7 tips to stay sane while living in Nigeria | A psychotherapist’s guide

Mental health

Restless and tense. A sense of impending danger or doom. Difficulty controlling worry. A strong urge to avoid things that trigger anxiety. These are some of the symptoms of anxiety disorder, and they are also feelings Nigerians of all walks of life, ethnicity and creed are familiar with in recent times.

There is rising mass anxiety in Nigeria occasioned by the widespread instability of security, economy and social security.

When Senator Smart Adeyemi said on the floor of the senate on Tuesday, “More than ever before in the history of our nation, this is the worst instability we are facing. In fact this is worse than the civil war,” it was not a turn of phrase, it was vocalisation of the collective feelings of Nigerians.

As with all things governance-related, there is little many of us can do beyond agitating on social media, and putting pressure on our representatives for the politically involved.

The direct implication of this rising uncertainty on our wellbeing, both physical and mental, is however something we have within our control to deal with.

We spoke to the founder of N.d.i.d.i, a private psychotherapy practice in Lagos, Nigeria, Amanda Ihimebiri about how Nigerians can better manage their wellbeing in these trying times.

Here are 7 tips on how to stay sane while living in Nigeria

  1. Take care of your physical, mental and emotional health

You can start therapy, go for counselling and make sure you are eating well, resting well and exercising. Your overall well-being depends on a well-rounded approach to healthcare.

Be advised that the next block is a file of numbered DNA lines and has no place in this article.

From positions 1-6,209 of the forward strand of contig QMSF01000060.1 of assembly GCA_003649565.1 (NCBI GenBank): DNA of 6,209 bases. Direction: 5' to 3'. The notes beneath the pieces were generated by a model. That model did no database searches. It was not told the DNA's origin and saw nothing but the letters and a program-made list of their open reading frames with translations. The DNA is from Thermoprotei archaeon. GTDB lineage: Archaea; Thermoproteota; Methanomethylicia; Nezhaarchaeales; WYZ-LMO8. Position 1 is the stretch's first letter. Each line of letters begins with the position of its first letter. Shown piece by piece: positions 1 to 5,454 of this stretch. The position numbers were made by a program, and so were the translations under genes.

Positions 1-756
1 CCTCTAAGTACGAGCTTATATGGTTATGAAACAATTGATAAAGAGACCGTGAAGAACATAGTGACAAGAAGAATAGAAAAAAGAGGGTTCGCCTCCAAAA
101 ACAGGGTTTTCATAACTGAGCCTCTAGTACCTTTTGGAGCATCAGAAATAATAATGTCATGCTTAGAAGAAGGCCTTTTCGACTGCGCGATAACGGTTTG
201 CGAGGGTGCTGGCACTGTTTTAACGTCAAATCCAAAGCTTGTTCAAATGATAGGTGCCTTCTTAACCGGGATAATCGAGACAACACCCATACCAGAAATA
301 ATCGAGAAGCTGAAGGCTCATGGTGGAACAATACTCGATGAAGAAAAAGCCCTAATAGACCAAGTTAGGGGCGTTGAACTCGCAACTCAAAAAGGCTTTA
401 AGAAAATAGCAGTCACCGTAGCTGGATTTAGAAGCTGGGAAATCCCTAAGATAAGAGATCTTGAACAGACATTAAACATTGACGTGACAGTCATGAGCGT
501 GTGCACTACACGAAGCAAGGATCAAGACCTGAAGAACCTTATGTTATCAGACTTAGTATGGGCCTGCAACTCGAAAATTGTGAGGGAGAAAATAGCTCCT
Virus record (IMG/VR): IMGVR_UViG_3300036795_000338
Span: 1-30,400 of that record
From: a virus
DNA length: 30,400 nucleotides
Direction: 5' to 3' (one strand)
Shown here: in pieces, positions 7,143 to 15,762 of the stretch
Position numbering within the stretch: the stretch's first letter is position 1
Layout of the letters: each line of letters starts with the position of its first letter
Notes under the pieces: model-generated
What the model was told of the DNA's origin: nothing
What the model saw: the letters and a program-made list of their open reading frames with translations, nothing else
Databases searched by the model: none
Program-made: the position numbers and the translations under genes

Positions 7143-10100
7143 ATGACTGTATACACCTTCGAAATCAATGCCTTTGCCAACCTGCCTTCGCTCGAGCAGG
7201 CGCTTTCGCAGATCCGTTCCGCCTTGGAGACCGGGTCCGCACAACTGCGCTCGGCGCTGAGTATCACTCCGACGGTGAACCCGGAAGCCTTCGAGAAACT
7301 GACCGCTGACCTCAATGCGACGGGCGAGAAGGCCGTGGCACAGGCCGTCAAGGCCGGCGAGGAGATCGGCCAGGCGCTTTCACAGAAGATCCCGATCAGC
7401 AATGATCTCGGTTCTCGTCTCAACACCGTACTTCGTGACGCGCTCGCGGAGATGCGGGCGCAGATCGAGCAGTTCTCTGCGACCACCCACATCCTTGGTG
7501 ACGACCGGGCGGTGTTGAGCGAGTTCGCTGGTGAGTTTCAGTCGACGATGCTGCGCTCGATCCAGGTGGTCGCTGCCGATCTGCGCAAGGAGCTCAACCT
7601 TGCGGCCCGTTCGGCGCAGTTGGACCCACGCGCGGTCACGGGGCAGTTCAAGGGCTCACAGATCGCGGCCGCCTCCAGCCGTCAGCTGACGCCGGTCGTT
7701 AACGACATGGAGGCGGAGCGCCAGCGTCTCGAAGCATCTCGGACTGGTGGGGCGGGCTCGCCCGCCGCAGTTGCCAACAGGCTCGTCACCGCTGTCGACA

1. Limit your exposure to negative news

This a tricky one because there is a lot of it going around at the moment. The trick is to control how much of it you’re consuming daily.

Your mind, like a shock absorber, can only bear so much pressure. Don’t overstretch it.

  1. Create your own positive news

Easy access to information means we are often caught in the vicious cycle of stumbling upon bad news, feeling horrible, and seeking out positive news on the same platforms in hopes of finding a balance.

Instead of looking for others to bring you positive news, how about you go out there and create one?

By being kind to people

There is an unassailable truism to what singer Lady Gaga said about the effect of kindness on the person who extends it, “I’ve been searching for ways to heal myself, and I’ve found that kindness is the best way.”

There is healing in kindness.

  1. Educate yourself on the history of Nigeria

Knowledge is powerful. Often the excessive panic we experience about the state of the nation comes from an exaggerated sense of danger because we don’t know or we forget what we come from to our present state.

Things are undeniably bad, but sometimes when you look at the bigger picture you can see a pattern of micro-improvements over time.

It is vital to learn about our history as a people and our political history, that way we can ensure we are not repeating the same mistakes.

  1. Go beyond the media

There is so much you can learn from finding out what independent thinkers are saying about the current situation and the way forward.

Go out there and seek more information so you can make informed decisions as a citizen.

  1. Get involved in grassroots politics. Or don’t.

Grassroots politics is where your voice matters. If you’re keen, you can organise to put pressure on your representative. Where your safety isn’t threatened, get involved in who contests for what office and is elected to what office.

Your safety should lead the way. Trust your intuition.

7. Be the Nigerian you’re looking out for other Nigerians to be

Set the example of the kind of Nigerian you want to see other Nigerians become. You may become an outlier because of this, as everyone around you appears to be comfortable breaking the rules, but stick to it.

Be the good person that follows the rules and respects the rights of fellow citizens.

Ms Ihimebiri believes that if we all make the effort to practice these intentionally, we can make a change in Nigeria and most importantly create a sense of hope in ourselves.

It is worth giving a shot.

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